Why SF Is Important

Last Sunday, I posted my own thoughts on the importance of speculative fiction. Okay, yes, it was a rant. I do that sometimes, when things get up my nose.

We’re going to follow up here today with a fantastic post that inspired me to post that one. It’s called In Defense of Geekery: Why Society Needs SF/F. It’s written by Becky Chambers. I want to buy her a drink. I want to buy her several. Because she managed to say what I needed to say in far fewer words:

The other kicker is that our stories are ones that could be, not ones that are. This is a vital distinction. If I tell you a disturbing story, and I say, “this is how it is right now,” you may be motivated to do something about it. More likely, however, you will end up like me and my friends, picking at fries and feeling hopeless. You’ll feel pessimistic and disillusioned. You’ll feel like our species totally sucks.
But if I show you a fantastical place – even a scary one – that lights up all the little imaginative parts of your brain, and I tell you, “this is how it could be,” that opens up a whole new realm of possibilities.

“This is how it could be.” That’s exactly what we writers of SF are telling folks, only we’re not bawling it in their faces, but whispering it in their ears. We’re giving them a delicious tingle down the spine. We’re giving them ideas. We are, in fact, inspiring them.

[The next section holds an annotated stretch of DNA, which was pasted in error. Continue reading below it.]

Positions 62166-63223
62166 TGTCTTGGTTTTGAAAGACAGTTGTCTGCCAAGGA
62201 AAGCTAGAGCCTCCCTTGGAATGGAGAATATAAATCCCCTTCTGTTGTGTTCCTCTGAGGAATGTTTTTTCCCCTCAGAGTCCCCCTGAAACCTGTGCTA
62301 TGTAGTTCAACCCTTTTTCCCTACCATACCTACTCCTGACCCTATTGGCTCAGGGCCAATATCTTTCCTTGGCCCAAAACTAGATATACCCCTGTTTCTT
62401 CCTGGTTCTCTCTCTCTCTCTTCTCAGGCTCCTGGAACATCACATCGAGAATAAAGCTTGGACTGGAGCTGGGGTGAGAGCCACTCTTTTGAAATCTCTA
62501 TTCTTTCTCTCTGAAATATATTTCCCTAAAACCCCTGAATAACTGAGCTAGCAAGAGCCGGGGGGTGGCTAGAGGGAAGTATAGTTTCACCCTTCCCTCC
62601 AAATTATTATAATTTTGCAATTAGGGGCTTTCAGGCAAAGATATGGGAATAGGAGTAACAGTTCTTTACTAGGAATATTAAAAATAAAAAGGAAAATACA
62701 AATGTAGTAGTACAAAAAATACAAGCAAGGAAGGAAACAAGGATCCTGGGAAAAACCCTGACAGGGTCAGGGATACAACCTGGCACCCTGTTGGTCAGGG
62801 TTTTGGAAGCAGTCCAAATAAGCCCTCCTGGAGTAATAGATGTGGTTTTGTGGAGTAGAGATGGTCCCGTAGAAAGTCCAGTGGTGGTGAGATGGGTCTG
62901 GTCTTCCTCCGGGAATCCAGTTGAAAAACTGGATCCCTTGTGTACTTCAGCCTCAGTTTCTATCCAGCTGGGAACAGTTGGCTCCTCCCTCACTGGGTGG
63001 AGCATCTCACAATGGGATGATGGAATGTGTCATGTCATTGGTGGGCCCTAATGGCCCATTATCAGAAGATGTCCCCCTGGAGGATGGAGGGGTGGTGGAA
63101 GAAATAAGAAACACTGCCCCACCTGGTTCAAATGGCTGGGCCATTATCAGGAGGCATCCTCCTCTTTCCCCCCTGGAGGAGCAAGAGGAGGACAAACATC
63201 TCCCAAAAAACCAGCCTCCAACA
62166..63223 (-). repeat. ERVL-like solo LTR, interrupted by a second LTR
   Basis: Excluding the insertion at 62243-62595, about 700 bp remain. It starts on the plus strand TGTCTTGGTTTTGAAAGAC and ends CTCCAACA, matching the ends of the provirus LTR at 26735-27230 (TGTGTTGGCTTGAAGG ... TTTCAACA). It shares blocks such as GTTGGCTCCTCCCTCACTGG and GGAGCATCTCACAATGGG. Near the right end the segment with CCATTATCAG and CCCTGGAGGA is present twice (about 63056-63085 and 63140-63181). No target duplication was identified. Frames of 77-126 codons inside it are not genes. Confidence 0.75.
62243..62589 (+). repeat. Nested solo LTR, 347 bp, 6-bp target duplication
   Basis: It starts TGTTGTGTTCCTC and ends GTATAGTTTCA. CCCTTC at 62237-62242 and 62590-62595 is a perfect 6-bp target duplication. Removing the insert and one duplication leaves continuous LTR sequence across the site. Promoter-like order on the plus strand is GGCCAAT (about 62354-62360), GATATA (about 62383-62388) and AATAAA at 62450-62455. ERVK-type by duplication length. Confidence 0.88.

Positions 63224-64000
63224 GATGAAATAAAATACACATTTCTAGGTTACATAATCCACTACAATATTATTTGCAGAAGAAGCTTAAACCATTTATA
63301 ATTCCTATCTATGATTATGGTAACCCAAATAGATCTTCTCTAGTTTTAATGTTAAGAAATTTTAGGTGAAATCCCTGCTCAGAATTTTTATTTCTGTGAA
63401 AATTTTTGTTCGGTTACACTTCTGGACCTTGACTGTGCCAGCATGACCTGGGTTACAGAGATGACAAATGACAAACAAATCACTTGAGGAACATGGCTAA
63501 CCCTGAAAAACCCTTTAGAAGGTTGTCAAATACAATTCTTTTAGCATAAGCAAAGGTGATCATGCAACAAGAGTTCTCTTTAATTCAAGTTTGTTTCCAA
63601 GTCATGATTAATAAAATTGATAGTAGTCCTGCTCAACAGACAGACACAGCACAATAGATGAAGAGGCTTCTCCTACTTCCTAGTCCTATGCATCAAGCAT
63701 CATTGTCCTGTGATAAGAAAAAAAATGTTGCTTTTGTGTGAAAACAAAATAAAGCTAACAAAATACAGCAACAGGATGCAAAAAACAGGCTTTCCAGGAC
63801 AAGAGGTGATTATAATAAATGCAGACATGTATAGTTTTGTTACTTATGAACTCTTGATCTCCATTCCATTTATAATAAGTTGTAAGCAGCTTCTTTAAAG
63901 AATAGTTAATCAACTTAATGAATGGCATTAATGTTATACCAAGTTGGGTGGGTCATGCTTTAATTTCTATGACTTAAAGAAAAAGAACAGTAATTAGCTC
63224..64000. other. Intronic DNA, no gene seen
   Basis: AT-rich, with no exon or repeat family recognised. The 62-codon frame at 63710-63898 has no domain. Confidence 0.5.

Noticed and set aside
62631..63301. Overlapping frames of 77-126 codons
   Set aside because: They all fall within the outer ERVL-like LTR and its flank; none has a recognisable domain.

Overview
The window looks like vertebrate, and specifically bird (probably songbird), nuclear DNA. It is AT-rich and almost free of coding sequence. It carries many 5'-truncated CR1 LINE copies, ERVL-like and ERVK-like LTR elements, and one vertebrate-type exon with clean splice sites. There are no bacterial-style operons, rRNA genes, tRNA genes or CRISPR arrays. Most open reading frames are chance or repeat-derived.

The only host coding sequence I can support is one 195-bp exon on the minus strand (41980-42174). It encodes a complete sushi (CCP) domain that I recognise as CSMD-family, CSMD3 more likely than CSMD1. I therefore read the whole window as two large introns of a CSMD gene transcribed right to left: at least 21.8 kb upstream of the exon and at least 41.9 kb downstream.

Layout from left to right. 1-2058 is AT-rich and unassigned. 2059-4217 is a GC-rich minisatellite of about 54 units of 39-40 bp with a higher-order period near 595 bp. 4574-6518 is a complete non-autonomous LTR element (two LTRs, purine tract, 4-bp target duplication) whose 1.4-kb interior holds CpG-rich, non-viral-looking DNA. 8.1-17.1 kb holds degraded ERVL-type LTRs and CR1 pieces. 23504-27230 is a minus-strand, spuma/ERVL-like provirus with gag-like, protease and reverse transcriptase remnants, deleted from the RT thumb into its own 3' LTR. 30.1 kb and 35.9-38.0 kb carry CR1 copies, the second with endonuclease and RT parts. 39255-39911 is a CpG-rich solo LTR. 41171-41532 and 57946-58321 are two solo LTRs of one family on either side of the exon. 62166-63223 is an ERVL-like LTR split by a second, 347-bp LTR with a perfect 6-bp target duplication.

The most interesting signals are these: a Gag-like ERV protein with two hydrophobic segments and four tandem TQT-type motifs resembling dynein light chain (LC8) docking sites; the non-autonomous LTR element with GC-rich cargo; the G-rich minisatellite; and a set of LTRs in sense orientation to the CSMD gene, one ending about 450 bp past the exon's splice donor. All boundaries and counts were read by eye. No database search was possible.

Here, for me, is the money quote, one I may have to have printed on pamphlets to distribute in venues where Very Helpful People may approach me to advise I am wasting my life and my talents writing fantasy when I could be writing something useful instead:

But what about fantasy? Fantasy can’t exist, no matter how we may long for a dragon heartstring wand or a dire wolf pup. What value can there be in exploring an impossible world?
Well, what if we frame the question differently? What if we ask, “What value can there be in exploring character studies in heroism, friendship, creativity, perseverance, and bravery?”
…yeah, that’s not even a question.

It’s really not.

And the brilliant thing about what we SF writers do is this: we change lives and minds, inspire people to do great things (read the whole of Becky’s article, and you will see how Star Trek gave a little girl the stars), perhaps even save the world, and we do it whilst entertaining the hell out of them.

There are some great jobs in this world. I personally think being a geologist is near the top, and there’s stuff like firefighter and astronaut and cake decorator that are a damned lot of fun and make people’s lives better. There are many careers a person can have that are fun, rewarding, and necessary.

But I personally can’t think of one I love more than SF Author.

Why SF Is Important

2 thoughts on “Why SF Is Important

  1. 1

    I was depressed when I was nine. I mean wanted to die (though not suicidal persay, because I was a fundie), wanted to get away from everything I hated about myself and the people around me.* But I had books – books that were chock full of interesting things like space travel, aliens, elves, magical swords and wizards…What was important, was that they were able to not only take me away from my own reality – they could take me to places that existed nowhere else, but on those pages and in imaginations.